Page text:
Traveling alone or through an agency, possibly the most important question we have in our lives today. Here is my story of traveling through an agency. A friend of mine was offered the chance for a full-package trip to Split, Croatia at a discount price, approximately 80 euro less. Seems like a no brainer to just take the deal and run which my four friends and I did. We were excited the day to leave came, all packed up and ready to hit Split for 3 nights of debauchery and a full day on the water on essentially a cruise around the coast, island hopping as it were.
Before we even left the apartment, catastrophe stuck. My friend who will remain nameless dropped an entire bottle of white win all over the tile floor in his room causing, firstly and most importantly a gigantic waste of good wine and secondly causing an issue on whether or not ants would sneak into our apartment and tear the place apart. We did a rush job of a clean then left in a tussle hoping to make the train before anything else could occur. Upon arriving at Termini we were shuttled onto a fast train to Florence to meet the rest of our group and our adventure took an immediate uptick as we sped past beautiful Italian countryside, drinking in the austere and ancient landscape.
Upon disembarking in Florence we were shuttled through throngs of travelers and onto a bus through a torrential downpour that I am sure was worse then Harvey. It was here our decided adventure met its worst foe, the bus. A standard fifty-seater, however it was a resoundingly tiny 50 and we went bumper to bumper into the seats as we were among the last to arrive to the bus. We were wedged in like bread in a toaster, locked in and hot from all the other human bodies. It was awful for roughly nine hours as we couldn’t get comfortable.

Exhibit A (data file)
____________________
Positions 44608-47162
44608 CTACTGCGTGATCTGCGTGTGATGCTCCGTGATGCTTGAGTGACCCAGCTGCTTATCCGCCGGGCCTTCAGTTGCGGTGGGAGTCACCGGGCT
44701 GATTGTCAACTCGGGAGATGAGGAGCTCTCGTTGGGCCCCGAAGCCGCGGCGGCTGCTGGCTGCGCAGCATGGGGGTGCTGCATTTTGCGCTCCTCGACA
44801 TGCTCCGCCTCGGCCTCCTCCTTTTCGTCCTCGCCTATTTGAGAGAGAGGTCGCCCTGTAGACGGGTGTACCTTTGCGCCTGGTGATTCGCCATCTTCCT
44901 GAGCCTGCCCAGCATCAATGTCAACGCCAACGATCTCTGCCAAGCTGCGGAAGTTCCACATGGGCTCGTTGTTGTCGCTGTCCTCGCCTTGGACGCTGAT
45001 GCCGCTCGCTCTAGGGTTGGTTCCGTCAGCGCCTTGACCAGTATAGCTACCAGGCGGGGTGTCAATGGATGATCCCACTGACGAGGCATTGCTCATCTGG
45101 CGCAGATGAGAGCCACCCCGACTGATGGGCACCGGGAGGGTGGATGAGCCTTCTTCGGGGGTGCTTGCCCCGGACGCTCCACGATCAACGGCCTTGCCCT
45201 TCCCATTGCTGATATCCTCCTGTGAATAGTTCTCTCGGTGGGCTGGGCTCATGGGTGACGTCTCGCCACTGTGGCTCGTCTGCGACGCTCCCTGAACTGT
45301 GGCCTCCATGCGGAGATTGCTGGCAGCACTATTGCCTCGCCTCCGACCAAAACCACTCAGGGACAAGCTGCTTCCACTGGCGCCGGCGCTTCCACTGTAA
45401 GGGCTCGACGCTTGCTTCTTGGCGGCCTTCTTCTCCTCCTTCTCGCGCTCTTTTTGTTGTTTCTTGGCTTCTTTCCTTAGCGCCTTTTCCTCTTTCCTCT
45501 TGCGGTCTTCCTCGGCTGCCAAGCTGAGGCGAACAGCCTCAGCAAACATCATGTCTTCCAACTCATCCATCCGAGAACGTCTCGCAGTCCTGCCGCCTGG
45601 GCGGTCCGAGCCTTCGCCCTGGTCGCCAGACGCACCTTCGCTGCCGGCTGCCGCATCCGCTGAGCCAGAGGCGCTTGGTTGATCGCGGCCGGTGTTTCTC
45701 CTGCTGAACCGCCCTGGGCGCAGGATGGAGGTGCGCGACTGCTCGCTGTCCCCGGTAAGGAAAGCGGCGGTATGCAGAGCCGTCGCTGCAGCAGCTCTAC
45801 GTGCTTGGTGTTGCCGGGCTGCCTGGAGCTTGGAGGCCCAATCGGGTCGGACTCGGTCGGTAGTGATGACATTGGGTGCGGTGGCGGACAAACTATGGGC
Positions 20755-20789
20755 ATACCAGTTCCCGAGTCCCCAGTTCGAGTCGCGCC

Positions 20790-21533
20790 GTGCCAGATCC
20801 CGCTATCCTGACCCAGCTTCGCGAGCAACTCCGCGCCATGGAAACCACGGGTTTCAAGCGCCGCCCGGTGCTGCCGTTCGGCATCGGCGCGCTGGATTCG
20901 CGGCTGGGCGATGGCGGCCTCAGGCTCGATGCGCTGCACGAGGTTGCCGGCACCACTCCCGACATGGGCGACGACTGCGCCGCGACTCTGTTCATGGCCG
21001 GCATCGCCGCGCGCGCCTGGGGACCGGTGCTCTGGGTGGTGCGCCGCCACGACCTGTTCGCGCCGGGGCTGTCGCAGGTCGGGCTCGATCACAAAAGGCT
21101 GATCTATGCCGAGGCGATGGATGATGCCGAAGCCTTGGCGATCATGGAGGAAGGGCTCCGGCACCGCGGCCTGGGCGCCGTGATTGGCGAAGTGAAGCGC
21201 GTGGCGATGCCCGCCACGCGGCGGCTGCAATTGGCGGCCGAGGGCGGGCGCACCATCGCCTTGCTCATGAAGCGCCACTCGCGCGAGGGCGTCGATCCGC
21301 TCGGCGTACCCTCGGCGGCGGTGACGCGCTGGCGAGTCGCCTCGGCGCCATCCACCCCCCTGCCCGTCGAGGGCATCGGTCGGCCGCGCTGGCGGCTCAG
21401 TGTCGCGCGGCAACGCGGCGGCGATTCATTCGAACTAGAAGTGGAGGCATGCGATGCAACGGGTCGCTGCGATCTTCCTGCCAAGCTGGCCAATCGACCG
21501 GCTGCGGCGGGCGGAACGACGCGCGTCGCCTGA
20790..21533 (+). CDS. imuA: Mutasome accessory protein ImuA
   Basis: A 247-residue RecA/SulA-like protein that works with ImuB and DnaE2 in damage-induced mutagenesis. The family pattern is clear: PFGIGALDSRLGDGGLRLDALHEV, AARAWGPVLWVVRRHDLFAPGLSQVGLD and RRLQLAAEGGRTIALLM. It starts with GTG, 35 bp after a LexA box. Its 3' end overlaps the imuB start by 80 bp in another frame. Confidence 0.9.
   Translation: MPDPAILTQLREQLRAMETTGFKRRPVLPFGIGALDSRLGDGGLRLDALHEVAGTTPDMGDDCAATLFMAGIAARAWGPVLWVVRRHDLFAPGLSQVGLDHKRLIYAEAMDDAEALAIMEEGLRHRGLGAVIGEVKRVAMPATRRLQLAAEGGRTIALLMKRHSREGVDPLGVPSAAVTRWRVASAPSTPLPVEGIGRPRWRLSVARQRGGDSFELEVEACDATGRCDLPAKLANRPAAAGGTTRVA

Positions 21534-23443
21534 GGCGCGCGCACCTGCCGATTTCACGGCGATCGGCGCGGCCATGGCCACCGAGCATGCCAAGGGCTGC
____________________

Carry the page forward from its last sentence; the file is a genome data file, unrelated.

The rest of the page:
It did get better upon arrival in Split, where we immediately immersed in the great history and outstanding nightlife. Our fun quickly turned sour when were we informed that the perceived “all-inclusive adventure” was not truly all-inclusive. We were genuinely disappointed that we had to fork over another 40 euro for our boat trip. Of course, not wanting to be left behind, we reluctantly decided to cough up the extra money. Unfortunately, the debauchery and fun didn’t start again until the next day as we got locked onto that bus once again for an hour to Krka National Park, which I admit was an excellent time.
Once our time at the park concluded, my friends and I sprinted to the bus to get prime seating, making sure we did not get stuck in our previous predicament. Things were going smoothly until we hit the Slovenian border. As it turns out, a nameless person on the trip was carrying some ‘contraband.’ Contraband that was supposed to be a quick fix, nothing minor, no more than a slap on the wrist and thirty minute delay which in reality lasted the duration of four hours on a deserted Slovenian border road. This put yet another damper on the trip. The 4 hour stop uprooted our dinner plans, and changed the demeanor of the rest of the bus ride. We arrived in Florence at 1:30am and proceeded to board another bus for the remainder of the 4 hour trip to Rome finally arriving back at our apartment at 6am. All told what was meant to be a 200 euro trip turned into something nearer to 400, along with the undisclosed side effects of stiff backs, raging headaches and a severe lack of sleep. Recommendation: go alone.
Drew is a fall 2017 SAI Rome student from the University of Tampa.